School Will Become Apartment Complex
Former 37th Street School will be turned into 50 senior apartments, 10 townhomes.
The City of Milwaukee is moving forward with selling another vacant school building now that a state moratorium on such actions has been lifted.
The former 37th Street Elementary School in the Washington Park neighborhood will likely be sold, pending certain conditions on the sale and a Common Council vote, to developers with plans for a $15 million residential development. The co-developers, Heartland Housing, Inc. and Community First, plan to develop 50 affordable senior apartments in the 62,555 square foot building and 10 three-bedroom townhomes within the 1.2 acre site.
The school, built in 1903, has been vacant since 2006. It was declared surplus in 2015, the same year a state statute went into effect requiring the city to market surplus Milwaukee Public School properties only to educational use operators for two years.
“We’ve been working on this project effectively since 2015 when it was initially RFP’d and then state statute put things on hold,” said Matt Melendes, associate director of Heartland Housing, Inc.
The developers plan to go after low-income-housing tax credits and historic-preservation tax credits, before the per-project cap for the latter is significantly diminished. During the latest budget process Gov. Scott Walker used a veto to reduce the per-project cap for historic tax credits by 90 percent from $5 million to $500,000.
“Take advantage of hopefully the successful application, before the misguided efforts to chop off at the knee, well probably not even the knee, the waist, the historic tax credits… which certainly provides great benefit,” said Ald. Jim Bohl, chair of the Zoning, Neighborhoods & Development Committee.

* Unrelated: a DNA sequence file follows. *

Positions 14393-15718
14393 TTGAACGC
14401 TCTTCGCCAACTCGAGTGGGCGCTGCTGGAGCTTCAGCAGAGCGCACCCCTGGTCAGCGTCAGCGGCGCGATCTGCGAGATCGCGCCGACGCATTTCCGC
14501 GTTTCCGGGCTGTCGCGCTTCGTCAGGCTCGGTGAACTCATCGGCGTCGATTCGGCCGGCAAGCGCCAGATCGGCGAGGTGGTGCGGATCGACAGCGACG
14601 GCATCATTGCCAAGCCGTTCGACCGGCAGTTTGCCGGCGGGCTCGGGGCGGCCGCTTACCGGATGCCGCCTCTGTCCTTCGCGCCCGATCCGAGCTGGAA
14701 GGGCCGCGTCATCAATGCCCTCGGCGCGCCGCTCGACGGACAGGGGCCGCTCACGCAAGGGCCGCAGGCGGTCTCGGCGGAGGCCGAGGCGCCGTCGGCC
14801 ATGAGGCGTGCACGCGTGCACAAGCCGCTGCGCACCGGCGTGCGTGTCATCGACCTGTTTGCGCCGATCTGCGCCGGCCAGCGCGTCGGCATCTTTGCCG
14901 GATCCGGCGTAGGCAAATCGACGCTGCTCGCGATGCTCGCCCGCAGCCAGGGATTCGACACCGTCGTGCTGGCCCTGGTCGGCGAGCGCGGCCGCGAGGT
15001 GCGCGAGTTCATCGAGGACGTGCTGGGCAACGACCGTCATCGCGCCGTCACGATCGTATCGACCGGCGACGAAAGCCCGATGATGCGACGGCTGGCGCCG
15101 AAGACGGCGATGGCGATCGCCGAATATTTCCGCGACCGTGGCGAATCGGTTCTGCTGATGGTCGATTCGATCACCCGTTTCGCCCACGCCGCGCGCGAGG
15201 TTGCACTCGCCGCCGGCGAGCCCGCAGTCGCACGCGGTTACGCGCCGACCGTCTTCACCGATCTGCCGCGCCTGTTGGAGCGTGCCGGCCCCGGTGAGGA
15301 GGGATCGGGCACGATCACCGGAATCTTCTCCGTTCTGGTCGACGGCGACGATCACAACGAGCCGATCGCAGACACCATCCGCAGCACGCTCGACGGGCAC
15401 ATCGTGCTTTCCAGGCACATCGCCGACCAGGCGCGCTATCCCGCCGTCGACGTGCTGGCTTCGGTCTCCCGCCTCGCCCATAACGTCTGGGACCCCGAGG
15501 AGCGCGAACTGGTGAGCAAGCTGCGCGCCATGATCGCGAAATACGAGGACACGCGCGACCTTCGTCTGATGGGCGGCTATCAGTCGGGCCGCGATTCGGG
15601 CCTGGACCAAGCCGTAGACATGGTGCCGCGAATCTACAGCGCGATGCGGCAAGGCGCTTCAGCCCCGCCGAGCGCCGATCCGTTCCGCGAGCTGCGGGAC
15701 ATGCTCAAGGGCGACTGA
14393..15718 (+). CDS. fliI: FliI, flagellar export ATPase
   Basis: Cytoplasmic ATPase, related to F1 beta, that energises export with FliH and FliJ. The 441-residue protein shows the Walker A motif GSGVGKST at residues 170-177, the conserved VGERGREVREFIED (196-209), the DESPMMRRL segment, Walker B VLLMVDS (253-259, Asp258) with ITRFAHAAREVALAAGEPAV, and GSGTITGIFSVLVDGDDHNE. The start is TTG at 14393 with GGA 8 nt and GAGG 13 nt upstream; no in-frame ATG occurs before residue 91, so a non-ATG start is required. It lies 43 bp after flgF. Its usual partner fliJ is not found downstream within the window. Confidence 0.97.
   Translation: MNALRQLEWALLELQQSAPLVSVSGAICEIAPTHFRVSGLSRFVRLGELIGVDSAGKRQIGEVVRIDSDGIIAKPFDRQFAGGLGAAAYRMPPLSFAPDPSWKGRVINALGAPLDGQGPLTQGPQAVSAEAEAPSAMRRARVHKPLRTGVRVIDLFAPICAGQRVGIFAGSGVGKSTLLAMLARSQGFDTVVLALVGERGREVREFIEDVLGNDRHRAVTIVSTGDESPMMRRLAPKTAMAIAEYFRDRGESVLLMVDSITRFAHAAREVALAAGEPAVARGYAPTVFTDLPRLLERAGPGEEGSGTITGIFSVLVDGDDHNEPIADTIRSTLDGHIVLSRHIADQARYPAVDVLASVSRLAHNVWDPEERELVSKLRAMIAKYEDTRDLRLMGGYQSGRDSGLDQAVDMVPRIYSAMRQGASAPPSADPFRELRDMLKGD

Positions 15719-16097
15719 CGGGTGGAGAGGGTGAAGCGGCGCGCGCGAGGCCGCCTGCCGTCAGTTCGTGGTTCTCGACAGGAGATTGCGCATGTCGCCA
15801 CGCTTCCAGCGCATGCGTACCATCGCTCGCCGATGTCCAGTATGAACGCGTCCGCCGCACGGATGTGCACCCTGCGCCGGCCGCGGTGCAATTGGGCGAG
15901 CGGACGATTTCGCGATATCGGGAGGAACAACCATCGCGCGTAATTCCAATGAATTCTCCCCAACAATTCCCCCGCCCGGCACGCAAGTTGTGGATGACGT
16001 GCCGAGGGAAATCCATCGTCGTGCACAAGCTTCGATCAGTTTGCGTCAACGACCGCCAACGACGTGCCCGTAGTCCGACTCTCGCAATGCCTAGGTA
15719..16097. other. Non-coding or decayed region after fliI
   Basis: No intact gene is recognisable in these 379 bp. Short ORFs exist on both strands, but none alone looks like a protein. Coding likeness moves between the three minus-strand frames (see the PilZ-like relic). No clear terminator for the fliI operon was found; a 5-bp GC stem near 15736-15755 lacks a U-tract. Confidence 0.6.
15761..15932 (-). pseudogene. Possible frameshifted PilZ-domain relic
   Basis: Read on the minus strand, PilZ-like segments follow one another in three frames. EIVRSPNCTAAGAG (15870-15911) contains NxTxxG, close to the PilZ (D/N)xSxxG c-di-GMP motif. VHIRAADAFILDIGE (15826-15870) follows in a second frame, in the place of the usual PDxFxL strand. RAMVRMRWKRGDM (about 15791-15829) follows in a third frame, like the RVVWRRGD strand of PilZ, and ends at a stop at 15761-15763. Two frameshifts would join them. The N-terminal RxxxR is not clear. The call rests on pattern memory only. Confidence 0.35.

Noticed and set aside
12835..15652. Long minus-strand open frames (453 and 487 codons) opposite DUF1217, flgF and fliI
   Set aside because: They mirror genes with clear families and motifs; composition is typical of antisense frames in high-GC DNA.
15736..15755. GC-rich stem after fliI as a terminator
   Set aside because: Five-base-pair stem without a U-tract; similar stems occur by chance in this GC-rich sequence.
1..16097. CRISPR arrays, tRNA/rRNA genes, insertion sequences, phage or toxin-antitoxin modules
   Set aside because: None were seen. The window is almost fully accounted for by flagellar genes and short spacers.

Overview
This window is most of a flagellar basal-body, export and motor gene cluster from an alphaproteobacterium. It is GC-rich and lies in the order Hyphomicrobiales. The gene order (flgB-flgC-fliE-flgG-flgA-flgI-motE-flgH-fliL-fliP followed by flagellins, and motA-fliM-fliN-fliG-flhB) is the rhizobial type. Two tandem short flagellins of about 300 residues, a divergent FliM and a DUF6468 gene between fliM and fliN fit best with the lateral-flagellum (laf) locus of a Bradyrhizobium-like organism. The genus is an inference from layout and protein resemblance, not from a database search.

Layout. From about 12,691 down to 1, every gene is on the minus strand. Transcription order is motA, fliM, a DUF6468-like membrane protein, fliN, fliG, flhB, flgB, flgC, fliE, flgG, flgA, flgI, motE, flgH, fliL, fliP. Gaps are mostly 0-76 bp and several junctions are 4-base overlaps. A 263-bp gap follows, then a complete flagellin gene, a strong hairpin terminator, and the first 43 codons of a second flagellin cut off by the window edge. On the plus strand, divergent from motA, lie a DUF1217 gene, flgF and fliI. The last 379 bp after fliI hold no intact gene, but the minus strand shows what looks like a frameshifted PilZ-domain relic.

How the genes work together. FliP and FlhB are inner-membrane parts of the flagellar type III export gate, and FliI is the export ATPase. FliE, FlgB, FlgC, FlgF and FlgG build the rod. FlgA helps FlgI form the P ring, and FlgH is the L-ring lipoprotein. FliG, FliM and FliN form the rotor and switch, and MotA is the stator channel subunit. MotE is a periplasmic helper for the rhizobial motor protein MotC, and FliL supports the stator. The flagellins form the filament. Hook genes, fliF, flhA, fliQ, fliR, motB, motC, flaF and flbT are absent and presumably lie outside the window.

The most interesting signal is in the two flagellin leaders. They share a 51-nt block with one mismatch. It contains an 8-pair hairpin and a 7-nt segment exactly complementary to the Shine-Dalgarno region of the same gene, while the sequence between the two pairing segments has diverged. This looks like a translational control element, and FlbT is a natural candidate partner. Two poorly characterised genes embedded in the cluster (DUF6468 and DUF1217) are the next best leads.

The building at 1715 N. 37th St. will be sold for $210,000, which is $40,000 more than it was appraised for in 2016. The developers want to secure tax credits before they purchase. And the city has several contingencies for sale. The developers must get any required zoning entitlements, have a site plan approved by the Department of City Development, and a best efforts agreement for RPP workers and small business enterprises must be worked out with the city.
Heartland Housing is a Chicago-based developer with an office in Milwaukee, but they chose to partner with Community First, a non-profit economic development agency, to work closely with the surrounding community on the development. Community First primarily works on administering the city’s Neighborhood Improvement Plan, which provides forgivable loans to low-income residents for home improvement. And the organization already works with seniors in the neighborhood surrounding the development site, said Lamont Davis, program director for Community First.
“We realize that as seniors age they don’t want to cut grass, they don’t want to do snow removal,” Davis said. “This is a good fit for our seniors who make up the core of what we do.”